April 1959

Intramural Hematoma of the DuodenumReport of a Case with an Unusual Complication

Author Affiliations

Galveston, Texas
Assistant Professor of Surgery (Dr. E. B. Rowe); Instructor, Department of Internal Medicine (Dr. Baxter); Associate Professor of Radiology (Dr. C. W. Rowe), University of Texas Medical Branch.

AMA Arch Surg. 1959;78(4):560-564. doi:10.1001/archsurg.1959.04320040056016

Acute obstruction of the duodenum in the second and third parts is infrequent. The commonest causes of such an obstruction are congenital defects of the duodenum and pancreas, anomalies of rotation of the bowel, mesenteric artery syndrome, ulcers, neoplasms of the ampulla of Vater and duodenum, gallstones and foreign bodies, and invasive tumors of surrounding organs. Duodenal obstruction due to intramural hematoma was practically unknown until rather recently.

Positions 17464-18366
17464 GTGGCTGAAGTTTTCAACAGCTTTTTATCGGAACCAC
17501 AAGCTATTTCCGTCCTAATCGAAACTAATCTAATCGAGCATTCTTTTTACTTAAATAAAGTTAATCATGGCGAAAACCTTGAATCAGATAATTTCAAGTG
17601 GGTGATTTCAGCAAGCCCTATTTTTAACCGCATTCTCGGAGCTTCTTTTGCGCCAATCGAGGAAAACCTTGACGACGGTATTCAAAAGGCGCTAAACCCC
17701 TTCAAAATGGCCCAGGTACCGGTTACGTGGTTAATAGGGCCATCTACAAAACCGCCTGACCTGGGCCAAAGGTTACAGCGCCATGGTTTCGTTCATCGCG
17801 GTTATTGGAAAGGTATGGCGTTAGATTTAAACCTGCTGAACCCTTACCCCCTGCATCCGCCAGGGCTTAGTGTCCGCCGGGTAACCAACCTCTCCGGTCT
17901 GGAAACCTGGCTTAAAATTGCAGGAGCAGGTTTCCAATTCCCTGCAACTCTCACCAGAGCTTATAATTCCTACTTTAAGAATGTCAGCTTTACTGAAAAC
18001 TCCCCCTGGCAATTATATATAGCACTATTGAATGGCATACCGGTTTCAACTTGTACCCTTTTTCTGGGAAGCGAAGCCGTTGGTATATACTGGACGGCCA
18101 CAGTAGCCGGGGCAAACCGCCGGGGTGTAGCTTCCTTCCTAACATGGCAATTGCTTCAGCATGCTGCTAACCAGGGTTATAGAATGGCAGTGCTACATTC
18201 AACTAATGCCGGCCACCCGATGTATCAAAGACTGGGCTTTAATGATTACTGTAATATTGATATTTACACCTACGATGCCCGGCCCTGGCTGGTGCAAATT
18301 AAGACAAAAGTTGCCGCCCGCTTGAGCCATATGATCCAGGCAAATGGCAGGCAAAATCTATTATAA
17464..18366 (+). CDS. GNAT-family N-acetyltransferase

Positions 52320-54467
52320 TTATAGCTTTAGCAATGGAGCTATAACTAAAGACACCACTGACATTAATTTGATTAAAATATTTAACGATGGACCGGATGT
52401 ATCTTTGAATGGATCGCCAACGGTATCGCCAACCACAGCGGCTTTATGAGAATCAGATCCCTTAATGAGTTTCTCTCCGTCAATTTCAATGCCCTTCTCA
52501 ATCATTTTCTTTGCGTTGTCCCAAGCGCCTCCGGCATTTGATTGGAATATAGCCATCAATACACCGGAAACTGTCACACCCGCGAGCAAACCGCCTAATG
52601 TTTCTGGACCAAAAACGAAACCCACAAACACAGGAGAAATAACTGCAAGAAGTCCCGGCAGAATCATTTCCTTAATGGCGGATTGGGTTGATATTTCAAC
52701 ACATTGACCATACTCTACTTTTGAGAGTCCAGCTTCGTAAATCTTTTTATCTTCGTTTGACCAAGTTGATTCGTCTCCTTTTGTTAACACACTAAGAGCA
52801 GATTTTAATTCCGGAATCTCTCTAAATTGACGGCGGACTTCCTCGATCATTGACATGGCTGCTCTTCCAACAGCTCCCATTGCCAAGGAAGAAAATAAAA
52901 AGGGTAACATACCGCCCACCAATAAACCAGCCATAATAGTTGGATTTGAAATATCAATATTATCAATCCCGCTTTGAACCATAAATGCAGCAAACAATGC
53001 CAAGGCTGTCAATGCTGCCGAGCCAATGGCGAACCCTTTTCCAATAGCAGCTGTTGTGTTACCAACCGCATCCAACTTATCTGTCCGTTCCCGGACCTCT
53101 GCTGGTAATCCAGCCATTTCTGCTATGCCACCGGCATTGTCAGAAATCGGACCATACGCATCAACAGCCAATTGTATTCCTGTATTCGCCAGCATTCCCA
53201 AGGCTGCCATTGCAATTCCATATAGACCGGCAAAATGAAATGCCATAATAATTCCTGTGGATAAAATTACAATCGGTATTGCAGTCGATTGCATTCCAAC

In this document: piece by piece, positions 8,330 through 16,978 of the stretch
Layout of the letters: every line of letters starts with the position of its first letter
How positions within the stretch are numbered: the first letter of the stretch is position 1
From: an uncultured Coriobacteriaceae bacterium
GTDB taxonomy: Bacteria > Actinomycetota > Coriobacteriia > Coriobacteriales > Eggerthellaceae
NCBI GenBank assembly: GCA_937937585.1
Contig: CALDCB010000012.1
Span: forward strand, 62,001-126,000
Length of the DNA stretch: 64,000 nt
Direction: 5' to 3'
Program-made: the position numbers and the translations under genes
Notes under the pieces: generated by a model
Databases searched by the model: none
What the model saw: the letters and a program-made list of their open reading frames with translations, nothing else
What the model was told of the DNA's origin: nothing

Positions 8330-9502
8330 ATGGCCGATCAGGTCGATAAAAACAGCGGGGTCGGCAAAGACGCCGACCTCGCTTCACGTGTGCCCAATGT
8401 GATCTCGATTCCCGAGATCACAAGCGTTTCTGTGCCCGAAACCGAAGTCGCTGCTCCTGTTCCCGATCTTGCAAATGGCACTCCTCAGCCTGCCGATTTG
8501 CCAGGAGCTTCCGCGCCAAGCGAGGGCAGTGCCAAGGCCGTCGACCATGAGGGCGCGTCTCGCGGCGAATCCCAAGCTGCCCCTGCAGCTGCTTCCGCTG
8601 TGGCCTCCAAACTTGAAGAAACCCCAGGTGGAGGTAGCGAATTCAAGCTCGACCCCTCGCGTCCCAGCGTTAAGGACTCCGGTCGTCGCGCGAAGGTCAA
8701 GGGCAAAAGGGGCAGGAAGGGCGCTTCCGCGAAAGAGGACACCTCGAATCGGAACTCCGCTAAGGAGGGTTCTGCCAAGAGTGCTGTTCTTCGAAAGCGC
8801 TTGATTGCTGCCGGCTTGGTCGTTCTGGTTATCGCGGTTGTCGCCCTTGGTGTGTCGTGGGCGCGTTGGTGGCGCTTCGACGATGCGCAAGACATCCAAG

The first report of a case of duodenal obstruction due to intramural hematoma was made by McLauchlan in 1838.8 In 1948 Liverud described the x-ray findings of intramural hematoma, and, although in his case the hematoma was in the first part of the jejunum, the x-ray appearance was almost identical with that of intramural hematoma of the duodenum.6

Felson and Levin, in 1954, reported four cases of intramural duodenal hematoma and described in detail the x-ray appearance produced by barium

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